Written by Huanan Liao
Edited by Bhromor Rahman
Four years ago, Donald J. Trump was sworn into office and he vowed to end “American carnage”, today he is the author of one. On January 6th, the world was watching, aghast and perturbed, what had been transpiring in Washington D.C. Hours after Trump delivered a tirade in a rally falsely claiming that last November’s presidential election had been “stolen” from him, his audience heeded the call and sieged the U.S Capitol. Pandemonium broke out, with moments of vandalism and violence as rioters smashed doors and windows, resulting in the death of five people. The situation quickly reached a boiling point when lawmakers had to be evacuated for their safety. Describing her on-the-ground experience as “traumatizing”, Alexandria Ocasio-Cortez, a Democrat Congresswoman later recalled, “I had a close encounter where I thought I was going to die.” As a result of the bedlam, the certification process of the electoral college victory of Joseph R. Biden Jr. was brought to a standstill. So far dozens of rioters have been prosecuted and charged, with still up to hundreds more to follow.
The aftermath of it hardly bodes well for Trump and his henchmen. For one thing, a number of high-profile Trump administration officials, including Deputy National Security Advisor Matthew Pottinger and Transportation Secretary Elaine Chao, have resigned out of dismay over the Capitol Riot. Before long, Trump earned himself the ignominious honour of becoming the first U.S president to be impeached twice. On January 13th, one week after the assault on the Capitol, he was accused by a majority in the House of Representatives of “incitement of insurrection”. Though the tradition of partisan dichotomy remains by and large unscathed, a handful of Republicans were foolhardy enough to acknowledge the culpability of their fearless leader through concrete action, at the palpable risk of jeopardizing their own political career. Notably 10 Republicans joined all 222 Democrats in voting for the motion. Nevertheless, It is encouraging to see, given the hitherto growing partisan antipathy after an annus horribilis.
The repercussions do not stop there. In the wake of the crisis, Trump was banished from multiple social media networks including Twitter, citing risk of inciting further violence, effectively shutting down his megaphone. It marked the first time since Trump began his obsession of tweeting during his candidacy, Silicon Valley has finally conceded, after years of dithering and dodging, that politicians are not exempt from the rules that govern acceptable speech. Tens of thousands of accounts linked to disinformation and political extremism were subsequently terminated. Amplifiers were down. While this series of crackdown by Big Techs has brought many with a sense of relief, a dearth of cacophony on the surface belies a chilling reality.
Just as on the Capitol Hill where Trump supporters have been side by side with conspiracy-minded enthusiasts and avowed extremists, the jumble is even more pronounced on social media. The likes of QAnon and Proud Boys have found opportunities to exploit in the Wild West of the Internet, recruited the unwary into their cults, thereby enlarging their community and expanding their outreach. The societal penetration of conspiracy theories and extremist ideologies is inordinately real and problematic. It has been the source of undercurrents of rancour, hatred and resentment that led to the Capitol Riot. As forces on the fringe make use of social ills, gradually move towards the mainstream, polarization increasingly seeps into the public discourse. Worse still, the inherent proclivity of social media algorithms to feed people with personalized information that subconsciously reinforces their preconceptions, has breeded echo chambers within which the ideologically- aligned are self-complacently ensconced, where dissenting voices are not welcomed. Aided by confirmation bias, it can further magnify the divisiveness, facilitate the spread of disinformation, and radicalize the political discourse. For the moderates, the middle ground has become bruisingly turbulent to stand firm, without being perceived by either side of the political aisle as their foe. The deep-seated antagonism has started to have an adverse impact on our social and interpersonal relationships, overshadowing our most innate instinct for mutual compassion and understanding. One example to illustrate this point is a teenager who took to Twitter to publicly shame her mother for partaking in the Capitol Riot. She revealed being kicked out of home for supporting the Black Lives Matter (BLM) movement last June. It is no exaggeration now to say that everything political is personal, whether in a good or bad way.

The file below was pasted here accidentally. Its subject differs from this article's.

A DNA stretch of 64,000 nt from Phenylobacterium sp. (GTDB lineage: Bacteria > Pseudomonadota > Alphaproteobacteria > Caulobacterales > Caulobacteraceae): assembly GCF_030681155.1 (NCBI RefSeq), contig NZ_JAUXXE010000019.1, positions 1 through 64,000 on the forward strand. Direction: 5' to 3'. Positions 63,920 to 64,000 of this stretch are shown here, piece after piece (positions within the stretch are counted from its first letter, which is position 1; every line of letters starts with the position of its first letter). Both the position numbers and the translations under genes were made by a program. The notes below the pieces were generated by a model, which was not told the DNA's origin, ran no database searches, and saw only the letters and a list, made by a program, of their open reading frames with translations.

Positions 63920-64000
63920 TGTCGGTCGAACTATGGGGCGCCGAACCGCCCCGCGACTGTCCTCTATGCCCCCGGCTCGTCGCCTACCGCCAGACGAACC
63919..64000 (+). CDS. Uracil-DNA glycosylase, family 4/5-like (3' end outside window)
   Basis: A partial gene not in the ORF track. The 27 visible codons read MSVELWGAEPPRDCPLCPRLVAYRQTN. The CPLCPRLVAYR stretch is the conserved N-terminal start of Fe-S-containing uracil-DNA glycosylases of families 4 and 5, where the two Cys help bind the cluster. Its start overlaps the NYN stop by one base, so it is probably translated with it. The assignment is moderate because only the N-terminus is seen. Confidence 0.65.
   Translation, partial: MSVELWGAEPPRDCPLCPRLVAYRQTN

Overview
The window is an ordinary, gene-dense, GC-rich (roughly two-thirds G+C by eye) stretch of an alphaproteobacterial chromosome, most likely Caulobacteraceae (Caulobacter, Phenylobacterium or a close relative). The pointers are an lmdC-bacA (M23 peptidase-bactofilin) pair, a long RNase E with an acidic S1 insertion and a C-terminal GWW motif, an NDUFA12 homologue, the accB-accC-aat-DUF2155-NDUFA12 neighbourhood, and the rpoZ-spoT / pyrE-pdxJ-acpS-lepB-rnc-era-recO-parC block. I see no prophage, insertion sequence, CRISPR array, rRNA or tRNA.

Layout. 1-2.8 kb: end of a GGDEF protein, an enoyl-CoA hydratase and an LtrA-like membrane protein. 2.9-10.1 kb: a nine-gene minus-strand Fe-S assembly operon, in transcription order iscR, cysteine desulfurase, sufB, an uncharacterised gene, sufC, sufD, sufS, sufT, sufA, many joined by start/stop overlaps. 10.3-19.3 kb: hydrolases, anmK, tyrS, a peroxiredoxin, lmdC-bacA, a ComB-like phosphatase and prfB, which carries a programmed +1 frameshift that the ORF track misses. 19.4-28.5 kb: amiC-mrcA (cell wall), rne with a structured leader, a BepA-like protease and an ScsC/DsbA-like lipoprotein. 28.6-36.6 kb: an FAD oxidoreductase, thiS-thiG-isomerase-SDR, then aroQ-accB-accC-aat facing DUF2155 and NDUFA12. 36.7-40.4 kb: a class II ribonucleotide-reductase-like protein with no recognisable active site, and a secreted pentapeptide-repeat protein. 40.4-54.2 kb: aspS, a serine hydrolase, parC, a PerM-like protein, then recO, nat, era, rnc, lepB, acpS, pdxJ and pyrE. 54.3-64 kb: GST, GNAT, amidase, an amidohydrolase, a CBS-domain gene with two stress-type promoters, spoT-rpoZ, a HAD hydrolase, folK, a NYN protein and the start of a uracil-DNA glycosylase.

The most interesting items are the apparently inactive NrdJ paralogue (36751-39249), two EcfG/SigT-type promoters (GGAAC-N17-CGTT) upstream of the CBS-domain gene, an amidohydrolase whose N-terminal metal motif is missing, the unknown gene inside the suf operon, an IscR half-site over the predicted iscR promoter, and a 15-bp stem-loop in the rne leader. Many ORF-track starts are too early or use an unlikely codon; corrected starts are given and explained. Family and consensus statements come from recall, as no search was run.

Febrile political division, rising tide of alt-right extremism, widening economic chasm, exacerbating social and racial inequities, the apocalypse of covid-19, a parallel pandemic of “alternative facts”, heightened authoritarian tendency… These are remnants of Trumpism that the incumbent Biden administration has no choice but to tackle head on. And bear in mind that Trump, despite his defeat, nonetheless garnered more than 70 million votes, the second highest in American history. Yet another legacy Biden is left with. In addition to placating the gargantuan fan base of Trump, Biden is poised to face challenges within the establishment, which will complicate his efforts to implement his proposals on areas including economy, healthcare and environment in the future. Still, on a more positive note, Biden’s upbeat inauguration speech, in conjunction with his sweeping executive orders to rejoin Paris Agreement and re-enter the World Health Organization (WHO), effectively undoing Trump’s policy, offer cautious optimism for starting to restore normalcy (whatever that means nowadays) at home, and salvage America’s reputation abroad, at the end of a nasty, brutish and short year.